A Man Stands Up
It wasn't until two years after his ordination as a Roman Catholic priest that the Rev. Fred Daley acknowledged he might be gay.You know, I've gotten a lot of flack for saying that not every gay priest is a Ryan Erickson waiting to happen -- an exurban legend, and a bad one at that. (Even now, it seems, he's still the conservatives' dream priest. Ugh.) And I know that, by the time this is posted, there will already be five vexed-out e.mails in my box from people who really should have better things to do than scream at me. But, as I see it, it all comes down to the sheer fact that the overwhelming majority of the gay priests I've known have just been incredibly good priests and, in my experience, their orientation lived in chaste celibacy has been no impediment whatsoever to the sterling service they've provided to the People of God.
"I was coming down the stairs for morning Mass, and I felt this real deep ache and pain in the pit of my stomach," he said. "It was the first time I was recognizing an ache within that my activity and work and ministry was covering up, and avoiding something."
A light went on, he said.
"I began to become aware of my sexual feelings and desires," he said. He was 27.
Almost 30 years later - after a painful, prayerful and mostly lonely journey - he disclosed his sexual orientation to his Utica congregation in May 2004. As speculation grows that the Vatican is preparing a document that would bar gays from ordination, Daley says he's proud to be a celibate, gay priest.
He said news of the forthcoming Vatican document and visits to American seminaries worries many people - clergy and lay, gay and straight - that the Roman Catholic Church does not welcome gays in its pulpits or pews.
"The church is least faithful to Jesus when it is in the business of excluding," Daley said. "The church should be rejoicing that gay men are ready and willing to use their talents to energize the church. To deprive the church of these gifted men would be a terrible loss."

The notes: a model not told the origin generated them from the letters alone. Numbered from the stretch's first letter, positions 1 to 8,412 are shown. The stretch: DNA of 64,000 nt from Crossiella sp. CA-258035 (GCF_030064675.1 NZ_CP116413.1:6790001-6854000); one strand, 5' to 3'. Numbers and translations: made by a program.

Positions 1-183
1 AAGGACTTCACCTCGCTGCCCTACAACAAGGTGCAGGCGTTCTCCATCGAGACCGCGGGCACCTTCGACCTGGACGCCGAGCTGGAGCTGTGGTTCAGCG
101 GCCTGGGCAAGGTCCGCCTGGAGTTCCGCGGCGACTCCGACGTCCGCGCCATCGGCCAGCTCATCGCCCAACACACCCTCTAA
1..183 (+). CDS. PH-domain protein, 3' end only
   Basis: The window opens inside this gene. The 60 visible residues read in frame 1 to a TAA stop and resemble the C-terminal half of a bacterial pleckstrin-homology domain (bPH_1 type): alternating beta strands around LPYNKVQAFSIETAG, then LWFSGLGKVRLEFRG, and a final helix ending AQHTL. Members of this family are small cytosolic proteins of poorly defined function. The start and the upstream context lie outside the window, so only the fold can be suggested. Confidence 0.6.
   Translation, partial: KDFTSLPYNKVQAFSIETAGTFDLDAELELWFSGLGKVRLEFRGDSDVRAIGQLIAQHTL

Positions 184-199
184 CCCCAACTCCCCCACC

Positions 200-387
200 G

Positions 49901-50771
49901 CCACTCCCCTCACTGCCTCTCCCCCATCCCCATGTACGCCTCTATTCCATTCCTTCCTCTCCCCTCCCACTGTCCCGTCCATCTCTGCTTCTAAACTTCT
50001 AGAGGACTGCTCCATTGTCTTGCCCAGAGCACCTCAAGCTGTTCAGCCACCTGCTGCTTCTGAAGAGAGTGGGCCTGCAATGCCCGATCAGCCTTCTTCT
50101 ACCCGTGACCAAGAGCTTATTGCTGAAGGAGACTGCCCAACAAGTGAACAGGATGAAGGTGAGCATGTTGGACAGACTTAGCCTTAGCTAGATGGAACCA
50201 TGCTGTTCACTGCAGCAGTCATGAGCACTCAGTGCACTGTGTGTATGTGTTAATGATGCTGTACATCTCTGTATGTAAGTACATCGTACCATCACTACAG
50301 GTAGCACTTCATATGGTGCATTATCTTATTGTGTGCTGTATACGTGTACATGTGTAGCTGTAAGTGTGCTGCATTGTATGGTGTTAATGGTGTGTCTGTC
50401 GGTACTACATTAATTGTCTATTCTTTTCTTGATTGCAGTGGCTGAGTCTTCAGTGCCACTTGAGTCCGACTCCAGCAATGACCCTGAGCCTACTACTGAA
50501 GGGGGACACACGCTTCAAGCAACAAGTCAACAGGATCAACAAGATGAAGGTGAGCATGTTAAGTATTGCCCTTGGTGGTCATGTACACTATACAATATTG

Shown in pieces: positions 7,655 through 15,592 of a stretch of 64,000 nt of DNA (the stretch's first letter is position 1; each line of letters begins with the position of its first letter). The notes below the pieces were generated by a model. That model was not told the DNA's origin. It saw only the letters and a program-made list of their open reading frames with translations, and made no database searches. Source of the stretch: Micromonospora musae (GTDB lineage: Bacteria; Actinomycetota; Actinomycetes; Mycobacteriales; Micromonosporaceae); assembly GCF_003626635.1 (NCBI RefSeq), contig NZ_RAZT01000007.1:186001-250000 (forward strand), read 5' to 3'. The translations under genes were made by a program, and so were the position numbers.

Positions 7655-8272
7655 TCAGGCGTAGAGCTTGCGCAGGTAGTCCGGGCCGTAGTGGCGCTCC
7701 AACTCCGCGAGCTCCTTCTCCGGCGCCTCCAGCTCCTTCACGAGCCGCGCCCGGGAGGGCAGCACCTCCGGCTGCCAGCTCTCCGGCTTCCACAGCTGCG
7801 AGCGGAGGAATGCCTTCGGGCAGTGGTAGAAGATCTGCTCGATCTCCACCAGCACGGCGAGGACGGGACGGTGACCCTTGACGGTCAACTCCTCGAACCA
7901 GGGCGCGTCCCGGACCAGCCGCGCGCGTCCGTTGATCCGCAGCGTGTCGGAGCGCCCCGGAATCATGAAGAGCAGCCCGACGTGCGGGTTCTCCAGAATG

OK, so there was the one who tried to come onto me during a liturgy at which he was the celebrant -- he was one of those big bells, smells, fiddle-back and adoration types, hmm-hmm -- but, honestly, I thought nothing of it and it was actually good for a laugh. (And, guess what, it still is.)
Maybe I'm either too well accustomed to reality or my ecclesiastical travels have made me comfortable with clerical camp, but at the end of the day, priests are people, too. And I'll just shrug my shoulders and recognize that while Mount St. Blog's erupts with vengeance.
Also from Syracuse, we've even got a straight supporter playing backup -- welcome company for me
The Rev. Brian Lang, pastor of St. Joseph's Church in Camillus, said he has received more than 120 e-mails and letters affirming the piece he wrote for his church's Sept. 18 bulletin.Hmm-hmm. If I had a dime for every time I heard an ecclesiastical institution referred to as a "pink palace"....
"If they do bar gays, they are making a mistake," said Lang, who said he is heterosexual and celibate. "They are insulting a number of men who are in the priesthood who are in chaste and holy lives."
In his essay, Lang wrote that Vatican visits to American seminaries seem to be positive. But he questions the motivation and criticizes the comments of the organizer of the seminary visits, Archbishop Edwin O'Brien, who has said gays should neither apply to nor be accepted in the seminary.
O'Brien later qualified his point, saying he was speaking for himself and not the Vatican.
Lang said initial news accounts of the controversy may have been inaccurate, but he stands by his main points. He said the clergy abuse scandal unfairly links homosexuality and pedophilia, and the scandal's root causes are about church structure and power and transparency.
"I think my point of view is a fairly common perspective," Lang said. "People are saying, 'Hold on, let's look at the interior of the church and what are the real issues here?' "
Lang, 45, was ordained in 1998. He attended St. Mary Seminary, in Baltimore, a school he said had a reputation as "a pink palace," a reference to a gay subculture.